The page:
A new constitution and legal framework would need to be established, decided upon in conjunction with legal experts from both sides of the island. Assimilating the existing judicial and legal systems should not be impossible, as both are common law jurisdictions covered by the European Court of Human Rights. Policing has been a contentious issue for some time and, whilst there have been some grievances, the Police Service Northern Ireland provides a model for the creation of a refreshed police force reflective of a more diverse society.
Regarding education, a new Ireland provides the opportunity to reassess educational needs across the island. It will require discussions with experts and members of both communities and the resultant system must be eased in to ensure that no student’s qualifications are put in jeopardy. The learning of Irish will remain a key focus, and greater resources should be made available to help preserve the language, but there needs to be realism about making it compulsory given the concerns of those from Unionist backgrounds.
Improving transport is a key aim, with dedicated funding ring-fenced for several projects on the island. Mobile phone operators will have to adapt their model and the two postal services will need to merge. A singular public service broadcaster for the island should be an aspiration, but greater integration should be a beginning, as this will need serious examination to ensure balanced regional and cultural programming.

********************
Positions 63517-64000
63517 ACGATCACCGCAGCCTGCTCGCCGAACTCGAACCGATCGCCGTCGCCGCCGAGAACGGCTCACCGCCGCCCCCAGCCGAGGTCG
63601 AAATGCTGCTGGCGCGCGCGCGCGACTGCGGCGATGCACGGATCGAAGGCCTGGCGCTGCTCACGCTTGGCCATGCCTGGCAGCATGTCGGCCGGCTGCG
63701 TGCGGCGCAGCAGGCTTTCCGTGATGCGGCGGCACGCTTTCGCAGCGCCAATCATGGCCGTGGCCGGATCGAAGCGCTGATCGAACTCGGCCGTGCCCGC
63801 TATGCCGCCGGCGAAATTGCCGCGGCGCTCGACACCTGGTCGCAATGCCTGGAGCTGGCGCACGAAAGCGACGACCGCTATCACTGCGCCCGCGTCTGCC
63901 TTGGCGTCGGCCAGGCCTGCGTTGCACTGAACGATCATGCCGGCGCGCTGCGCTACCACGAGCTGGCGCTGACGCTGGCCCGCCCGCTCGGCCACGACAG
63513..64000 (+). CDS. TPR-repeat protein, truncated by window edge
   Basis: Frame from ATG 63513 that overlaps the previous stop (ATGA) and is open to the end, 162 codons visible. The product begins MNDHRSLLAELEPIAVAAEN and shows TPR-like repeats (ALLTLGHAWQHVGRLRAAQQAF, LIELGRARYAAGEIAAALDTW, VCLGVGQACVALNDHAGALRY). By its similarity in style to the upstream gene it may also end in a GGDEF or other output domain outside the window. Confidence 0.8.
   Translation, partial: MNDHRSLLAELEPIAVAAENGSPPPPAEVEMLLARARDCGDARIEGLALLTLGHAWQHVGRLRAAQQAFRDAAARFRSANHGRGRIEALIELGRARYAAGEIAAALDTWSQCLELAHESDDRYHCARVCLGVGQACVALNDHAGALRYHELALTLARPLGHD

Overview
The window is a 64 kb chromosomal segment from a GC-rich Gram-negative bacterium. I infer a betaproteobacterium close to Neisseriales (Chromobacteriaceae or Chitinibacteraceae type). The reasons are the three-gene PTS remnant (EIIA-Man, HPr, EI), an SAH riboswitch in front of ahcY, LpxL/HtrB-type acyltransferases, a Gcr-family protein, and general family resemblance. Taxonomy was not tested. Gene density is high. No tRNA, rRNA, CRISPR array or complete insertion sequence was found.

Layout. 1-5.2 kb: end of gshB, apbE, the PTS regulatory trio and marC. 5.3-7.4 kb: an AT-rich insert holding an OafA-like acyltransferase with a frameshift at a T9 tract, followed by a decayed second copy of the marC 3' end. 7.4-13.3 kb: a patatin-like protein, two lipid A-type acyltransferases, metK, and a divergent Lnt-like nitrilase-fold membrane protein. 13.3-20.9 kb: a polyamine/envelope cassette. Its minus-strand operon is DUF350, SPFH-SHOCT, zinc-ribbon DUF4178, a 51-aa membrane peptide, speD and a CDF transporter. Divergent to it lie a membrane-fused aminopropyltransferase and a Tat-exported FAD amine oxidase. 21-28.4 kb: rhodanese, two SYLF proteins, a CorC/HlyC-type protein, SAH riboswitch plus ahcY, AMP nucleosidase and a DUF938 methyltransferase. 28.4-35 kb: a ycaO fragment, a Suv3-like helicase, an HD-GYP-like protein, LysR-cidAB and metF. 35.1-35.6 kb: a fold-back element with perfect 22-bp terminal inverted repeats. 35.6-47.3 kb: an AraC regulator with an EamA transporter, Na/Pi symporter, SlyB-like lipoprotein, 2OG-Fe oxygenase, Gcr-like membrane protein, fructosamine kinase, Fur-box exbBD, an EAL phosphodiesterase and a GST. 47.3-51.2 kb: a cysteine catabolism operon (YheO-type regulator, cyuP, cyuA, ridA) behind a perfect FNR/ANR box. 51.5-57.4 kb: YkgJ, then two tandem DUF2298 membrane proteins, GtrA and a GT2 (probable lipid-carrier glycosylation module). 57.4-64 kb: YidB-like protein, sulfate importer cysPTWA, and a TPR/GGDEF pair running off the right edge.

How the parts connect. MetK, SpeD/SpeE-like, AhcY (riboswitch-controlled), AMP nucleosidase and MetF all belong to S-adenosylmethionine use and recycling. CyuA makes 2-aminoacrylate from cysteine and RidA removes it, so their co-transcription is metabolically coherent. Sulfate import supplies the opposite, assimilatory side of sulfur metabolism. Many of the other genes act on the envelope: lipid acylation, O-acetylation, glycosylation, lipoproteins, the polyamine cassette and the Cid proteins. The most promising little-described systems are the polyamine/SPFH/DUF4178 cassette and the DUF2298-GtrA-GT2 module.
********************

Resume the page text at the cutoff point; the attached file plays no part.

Many in Northern Ireland hold a deep affinity to their NHS, whose resonance will be held up as a reason to oppose a united Ireland. Because of this, huge preparatory work will be needed to create a new universal health system that draws on the strong points of both and improves care and outcomes anywhere on the island.
Though still hugely important in Northern Ireland, symbols do not improve anyone’s life or economic outcomes. To address fears of losing identity, we must ensure that sufficient trust is established. Anyone thinking that a new flag or anthem will somehow resolve all issues is mistaken. Symbols must be the final piece of the discussion on a united Ireland; issues such as healthcare and education, that impact our day to day lives, must be prioritised.
Work, patience, compromise and imagination
The path to a border poll lies firmly in the Good Friday Agreement; its institutions and sentiments will allow us to build an island more connected than ever. We are a nation of people who want for peace, prosperity and reconciliation. We have more in common than in opposition and this must be borne in mind through these difficult conversations. Achieving a united Ireland worth having will require a massive amount of work, patience, compromise and imagination. It can be achieved.